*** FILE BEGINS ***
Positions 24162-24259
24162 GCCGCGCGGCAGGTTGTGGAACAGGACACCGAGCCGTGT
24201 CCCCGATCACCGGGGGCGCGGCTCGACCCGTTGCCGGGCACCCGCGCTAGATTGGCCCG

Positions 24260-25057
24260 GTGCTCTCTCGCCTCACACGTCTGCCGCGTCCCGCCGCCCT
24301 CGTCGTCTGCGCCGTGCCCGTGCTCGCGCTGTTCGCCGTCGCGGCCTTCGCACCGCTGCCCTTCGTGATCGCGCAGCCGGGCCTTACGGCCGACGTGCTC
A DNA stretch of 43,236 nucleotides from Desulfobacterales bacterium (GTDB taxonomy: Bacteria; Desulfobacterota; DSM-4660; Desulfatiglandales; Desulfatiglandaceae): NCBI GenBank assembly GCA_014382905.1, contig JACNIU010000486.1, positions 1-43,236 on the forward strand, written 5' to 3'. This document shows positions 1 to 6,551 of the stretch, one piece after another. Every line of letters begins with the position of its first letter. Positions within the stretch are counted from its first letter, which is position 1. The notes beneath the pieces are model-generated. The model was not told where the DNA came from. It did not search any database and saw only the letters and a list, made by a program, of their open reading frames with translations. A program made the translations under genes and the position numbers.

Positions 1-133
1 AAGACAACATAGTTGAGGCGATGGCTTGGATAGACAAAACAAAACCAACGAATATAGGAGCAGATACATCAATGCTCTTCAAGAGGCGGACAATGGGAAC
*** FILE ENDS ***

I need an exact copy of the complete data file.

Positions 24162-24259
24162 GCCGCGCGGCAGGTTGTGGAACAGGACACCGAGCCGTGT
24201 CCCCGATCACCGGGGGCGCGGCTCGACCCGTTGCCGGGCACCCGCGCTAGATTGGCCCG

Positions 24260-25057
24260 GTGCTCTCTCGCCTCACACGTCTGCCGCGTCCCGCCGCCCT
24301 CGTCGTCTGCGCCGTGCCCGTGCTCGCGCTGTTCGCCGTCGCGGCCTTCGCACCGCTGCCCTTCGTGATCGCGCAGCCGGGCCTTACGGCCGACGTGCTC
A DNA stretch of 43,236 nucleotides from Desulfobacterales bacterium (GTDB taxonomy: Bacteria; Desulfobacterota; DSM-4660; Desulfatiglandales; Desulfatiglandaceae): NCBI GenBank assembly GCA_014382905.1, contig JACNIU010000486.1, positions 1-43,236 on the forward strand, written 5' to 3'. This document shows positions 1 to 6,551 of the stretch, one piece after another. Every line of letters begins with the position of its first letter. Positions within the stretch are counted from its first letter, which is position 1. The notes beneath the pieces are model-generated. The model was not told where the DNA came from. It did not search any database and saw only the letters and a list, made by a program, of their open reading frames with translations. A program made the translations under genes and the position numbers.

Positions 1-133
1 AAGACAACATAGTTGAGGCGATGGCTTGGATAGACAAAACAAAACCAACGAATATAGGAGCAGATACATCAATGCTCTTCAAGAGGCGGACAATGGGAAC